UPDATE: Members of the Milwaukee Common Council have issued a joint statement on the resignations:
“Today’s news that Fire and Police Commission (FPC) Chairman Ed Fallone and Vice Chairwoman Amanda Avalos will be resigning effective 12:01 a.m. Friday cannot be interpreted as anything other than a monumental loss for the City of Milwaukee.
Since joining the body, Chairman Fallone and Vice Chairwoman Avalos have helped oversee a period of stability for the FPC. We want to thank them for their service to our community and wish them the best moving forward.
As has been stated time and time again, Wisconsin Act 12 included a number of outrageous provisions aimed specifically at the City of Milwaukee. Among them was removing the FPC’s authority to set policies for the police and fire departments, and transferring that responsibility to each department’s chief. This overreaching provision greatly diluted an important oversight responsibility held by the FPC, and is already causing talented, thoughtful individuals to leave their posts, in the end hurting the citizens of Milwaukee the most.
We on the Common Council have opposed these State-mandated provisions at every turn, and will continue to do what we can to right these wrongs.”
The statement was issued by Alders JoCasta Zamarripa, Mark Chambers, Jonathan Brostoff, Robert Bauman, Lamont Westmoreland, Mark Borkowski, José Pérez, Scott Spiker, and Marina Dimitrijevic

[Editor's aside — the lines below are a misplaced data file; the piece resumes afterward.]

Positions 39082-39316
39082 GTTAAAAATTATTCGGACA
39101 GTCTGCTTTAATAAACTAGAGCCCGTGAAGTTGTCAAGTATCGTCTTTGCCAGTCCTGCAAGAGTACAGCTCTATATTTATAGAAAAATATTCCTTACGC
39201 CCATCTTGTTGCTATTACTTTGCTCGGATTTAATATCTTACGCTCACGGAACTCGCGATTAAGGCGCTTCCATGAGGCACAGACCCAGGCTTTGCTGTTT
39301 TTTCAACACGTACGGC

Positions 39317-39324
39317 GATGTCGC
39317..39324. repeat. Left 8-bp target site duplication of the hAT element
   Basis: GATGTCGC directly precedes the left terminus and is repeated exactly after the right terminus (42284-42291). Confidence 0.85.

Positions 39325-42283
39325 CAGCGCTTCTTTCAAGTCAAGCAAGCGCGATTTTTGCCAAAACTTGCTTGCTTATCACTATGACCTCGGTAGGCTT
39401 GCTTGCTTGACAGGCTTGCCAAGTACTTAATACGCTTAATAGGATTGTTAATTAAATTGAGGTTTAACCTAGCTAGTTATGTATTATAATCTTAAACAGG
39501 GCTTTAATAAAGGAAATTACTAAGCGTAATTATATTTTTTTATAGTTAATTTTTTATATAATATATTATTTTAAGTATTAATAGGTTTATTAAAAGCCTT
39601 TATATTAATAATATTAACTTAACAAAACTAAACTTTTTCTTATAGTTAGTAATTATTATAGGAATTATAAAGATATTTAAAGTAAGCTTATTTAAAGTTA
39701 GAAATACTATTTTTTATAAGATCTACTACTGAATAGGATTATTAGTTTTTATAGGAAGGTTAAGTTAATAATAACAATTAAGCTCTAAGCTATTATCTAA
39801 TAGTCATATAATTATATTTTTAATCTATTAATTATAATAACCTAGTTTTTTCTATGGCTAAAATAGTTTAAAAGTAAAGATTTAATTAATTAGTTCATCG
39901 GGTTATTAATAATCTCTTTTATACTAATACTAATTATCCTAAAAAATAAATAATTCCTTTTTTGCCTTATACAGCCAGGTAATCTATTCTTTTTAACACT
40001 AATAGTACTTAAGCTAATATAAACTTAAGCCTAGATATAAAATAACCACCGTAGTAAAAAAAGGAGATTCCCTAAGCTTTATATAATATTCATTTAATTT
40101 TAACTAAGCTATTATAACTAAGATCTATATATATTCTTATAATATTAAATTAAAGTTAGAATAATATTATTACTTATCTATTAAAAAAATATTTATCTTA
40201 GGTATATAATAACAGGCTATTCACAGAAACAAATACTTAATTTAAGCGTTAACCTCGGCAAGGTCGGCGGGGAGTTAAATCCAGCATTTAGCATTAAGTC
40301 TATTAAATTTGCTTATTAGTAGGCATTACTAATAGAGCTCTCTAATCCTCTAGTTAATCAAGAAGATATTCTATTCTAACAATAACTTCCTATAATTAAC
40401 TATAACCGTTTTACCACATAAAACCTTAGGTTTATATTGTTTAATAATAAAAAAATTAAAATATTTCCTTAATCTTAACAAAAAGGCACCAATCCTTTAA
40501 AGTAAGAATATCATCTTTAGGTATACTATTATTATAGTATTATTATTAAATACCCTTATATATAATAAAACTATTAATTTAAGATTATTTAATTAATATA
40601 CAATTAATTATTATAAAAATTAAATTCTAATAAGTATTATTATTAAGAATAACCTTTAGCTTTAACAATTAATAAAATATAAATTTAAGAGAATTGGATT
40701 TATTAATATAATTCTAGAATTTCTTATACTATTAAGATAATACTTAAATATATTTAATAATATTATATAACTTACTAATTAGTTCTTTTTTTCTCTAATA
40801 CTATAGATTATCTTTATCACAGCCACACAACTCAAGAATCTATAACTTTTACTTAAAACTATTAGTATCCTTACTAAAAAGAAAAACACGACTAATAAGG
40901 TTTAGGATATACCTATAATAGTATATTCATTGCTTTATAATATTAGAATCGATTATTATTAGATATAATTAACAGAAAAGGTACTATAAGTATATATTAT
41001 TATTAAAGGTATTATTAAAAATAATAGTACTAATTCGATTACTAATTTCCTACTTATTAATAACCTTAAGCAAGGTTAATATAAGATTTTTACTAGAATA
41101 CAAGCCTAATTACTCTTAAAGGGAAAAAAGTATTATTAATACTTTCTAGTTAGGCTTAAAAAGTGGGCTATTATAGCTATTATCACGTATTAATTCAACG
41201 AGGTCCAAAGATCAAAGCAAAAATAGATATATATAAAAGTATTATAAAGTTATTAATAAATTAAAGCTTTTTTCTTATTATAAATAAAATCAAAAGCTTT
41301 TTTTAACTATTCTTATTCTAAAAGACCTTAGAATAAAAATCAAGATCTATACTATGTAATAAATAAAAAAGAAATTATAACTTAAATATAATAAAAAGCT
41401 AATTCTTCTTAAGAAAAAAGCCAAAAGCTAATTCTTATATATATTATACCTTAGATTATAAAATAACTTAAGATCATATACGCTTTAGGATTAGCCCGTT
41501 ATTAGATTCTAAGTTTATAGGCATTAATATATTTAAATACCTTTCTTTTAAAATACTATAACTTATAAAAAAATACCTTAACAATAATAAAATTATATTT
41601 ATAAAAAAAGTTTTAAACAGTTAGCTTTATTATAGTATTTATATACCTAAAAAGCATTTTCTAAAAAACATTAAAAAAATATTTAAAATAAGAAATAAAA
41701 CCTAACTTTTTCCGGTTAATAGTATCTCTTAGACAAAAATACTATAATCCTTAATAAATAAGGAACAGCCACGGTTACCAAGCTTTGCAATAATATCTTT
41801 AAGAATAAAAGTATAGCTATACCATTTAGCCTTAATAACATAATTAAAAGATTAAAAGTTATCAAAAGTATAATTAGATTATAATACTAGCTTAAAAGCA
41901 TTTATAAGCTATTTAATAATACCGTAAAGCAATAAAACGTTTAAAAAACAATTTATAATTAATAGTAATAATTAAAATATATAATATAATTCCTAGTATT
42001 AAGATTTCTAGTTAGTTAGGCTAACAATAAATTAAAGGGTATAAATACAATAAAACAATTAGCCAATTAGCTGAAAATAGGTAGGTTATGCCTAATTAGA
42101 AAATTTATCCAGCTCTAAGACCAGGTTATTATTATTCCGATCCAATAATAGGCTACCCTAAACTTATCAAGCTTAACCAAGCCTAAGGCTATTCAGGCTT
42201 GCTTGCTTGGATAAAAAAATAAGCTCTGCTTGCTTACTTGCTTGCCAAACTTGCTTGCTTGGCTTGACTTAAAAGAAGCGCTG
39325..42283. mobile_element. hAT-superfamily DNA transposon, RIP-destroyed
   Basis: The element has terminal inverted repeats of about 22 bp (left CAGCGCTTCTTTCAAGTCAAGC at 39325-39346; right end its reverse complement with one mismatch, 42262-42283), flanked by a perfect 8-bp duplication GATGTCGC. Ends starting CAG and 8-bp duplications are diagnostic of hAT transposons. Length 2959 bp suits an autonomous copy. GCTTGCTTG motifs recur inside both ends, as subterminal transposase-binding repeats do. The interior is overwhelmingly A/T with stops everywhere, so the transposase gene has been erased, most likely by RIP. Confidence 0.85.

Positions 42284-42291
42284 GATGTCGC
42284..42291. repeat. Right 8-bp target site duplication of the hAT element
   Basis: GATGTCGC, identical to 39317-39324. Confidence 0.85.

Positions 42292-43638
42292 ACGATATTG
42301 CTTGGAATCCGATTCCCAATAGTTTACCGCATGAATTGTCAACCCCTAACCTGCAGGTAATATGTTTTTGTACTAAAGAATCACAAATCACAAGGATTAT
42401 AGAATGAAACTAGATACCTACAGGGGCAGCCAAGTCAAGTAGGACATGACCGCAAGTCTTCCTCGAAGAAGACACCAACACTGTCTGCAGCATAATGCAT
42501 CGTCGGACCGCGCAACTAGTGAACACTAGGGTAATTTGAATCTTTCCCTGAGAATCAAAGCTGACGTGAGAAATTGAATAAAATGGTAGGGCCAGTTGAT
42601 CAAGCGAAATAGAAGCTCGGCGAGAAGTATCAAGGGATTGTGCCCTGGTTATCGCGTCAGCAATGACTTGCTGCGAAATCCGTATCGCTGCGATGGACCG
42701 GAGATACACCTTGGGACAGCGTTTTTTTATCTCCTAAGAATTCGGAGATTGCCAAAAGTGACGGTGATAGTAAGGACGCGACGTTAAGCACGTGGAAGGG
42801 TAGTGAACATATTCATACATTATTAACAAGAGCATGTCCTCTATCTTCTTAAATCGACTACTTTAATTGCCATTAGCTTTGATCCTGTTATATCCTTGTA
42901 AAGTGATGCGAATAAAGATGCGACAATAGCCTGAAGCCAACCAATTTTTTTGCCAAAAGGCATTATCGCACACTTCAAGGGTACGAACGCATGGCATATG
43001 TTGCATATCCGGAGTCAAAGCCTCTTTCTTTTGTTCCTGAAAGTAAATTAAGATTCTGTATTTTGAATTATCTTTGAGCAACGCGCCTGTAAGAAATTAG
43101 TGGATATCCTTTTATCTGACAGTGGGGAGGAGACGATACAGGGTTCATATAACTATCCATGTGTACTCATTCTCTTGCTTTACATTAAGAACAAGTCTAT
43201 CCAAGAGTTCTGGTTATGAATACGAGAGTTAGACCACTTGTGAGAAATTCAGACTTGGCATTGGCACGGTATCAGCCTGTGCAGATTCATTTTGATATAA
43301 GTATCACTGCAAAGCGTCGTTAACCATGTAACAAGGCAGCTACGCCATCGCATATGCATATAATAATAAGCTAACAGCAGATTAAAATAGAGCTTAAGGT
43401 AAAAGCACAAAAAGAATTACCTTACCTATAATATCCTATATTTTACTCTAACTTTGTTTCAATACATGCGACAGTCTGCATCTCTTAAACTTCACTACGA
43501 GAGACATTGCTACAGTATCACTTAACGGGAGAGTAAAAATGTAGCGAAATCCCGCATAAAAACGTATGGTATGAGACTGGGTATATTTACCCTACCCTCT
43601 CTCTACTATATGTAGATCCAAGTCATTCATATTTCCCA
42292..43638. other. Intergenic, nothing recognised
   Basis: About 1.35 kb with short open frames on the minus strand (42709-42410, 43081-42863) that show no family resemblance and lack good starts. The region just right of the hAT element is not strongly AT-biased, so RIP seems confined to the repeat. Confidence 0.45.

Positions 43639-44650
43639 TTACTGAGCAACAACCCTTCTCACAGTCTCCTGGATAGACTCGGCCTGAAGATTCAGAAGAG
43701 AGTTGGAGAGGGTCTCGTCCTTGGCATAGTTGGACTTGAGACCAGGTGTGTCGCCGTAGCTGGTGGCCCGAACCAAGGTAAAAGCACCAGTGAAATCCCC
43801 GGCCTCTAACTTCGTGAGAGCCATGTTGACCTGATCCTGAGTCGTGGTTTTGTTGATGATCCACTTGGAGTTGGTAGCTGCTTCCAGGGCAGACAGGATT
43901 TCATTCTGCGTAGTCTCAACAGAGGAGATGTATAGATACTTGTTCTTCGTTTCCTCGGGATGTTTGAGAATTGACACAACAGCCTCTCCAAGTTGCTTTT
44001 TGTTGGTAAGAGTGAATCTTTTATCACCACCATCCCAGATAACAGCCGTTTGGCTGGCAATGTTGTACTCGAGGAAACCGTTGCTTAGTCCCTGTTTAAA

MILWAUKEE – Both Milwaukee Fire and Police Commission Chair Ed Fallone and Vice Chair Amanda Avalos have resigned from their board positions in protest of a condition of the city of Milwaukee’s approval of the 2023 shared revenue plan that would remove power from the FPC.
The resignations are set to take effect at 12:01am Friday morning.
In a written statement, Fallone and Avalos stated the decision was not an easy one, but necessary to ensure nobody would consider them in favor of a provision that gives more authority to the Chief of Milwaukee Police and takes it away from the Milwaukee Fire and Police Commission.
“We feel that, by continuing to serve on the Milwaukee Fire and Police Commission, our continued service might be construed as an indication that we accept the substantial restrictions on FPC authority contained in the recently enacted Act 12” the statement read. “We do not accept these changes to the authority of the Milwaukee Fire and Police Commission.”
The FPC provision is one of many that local leaders have taken issue with in the proposal that allowed the city to create a two percent sales tax. Some, like District Four Alderman Bob Bauman, have indicated that the provisions could provide cause for litigation against state legislators.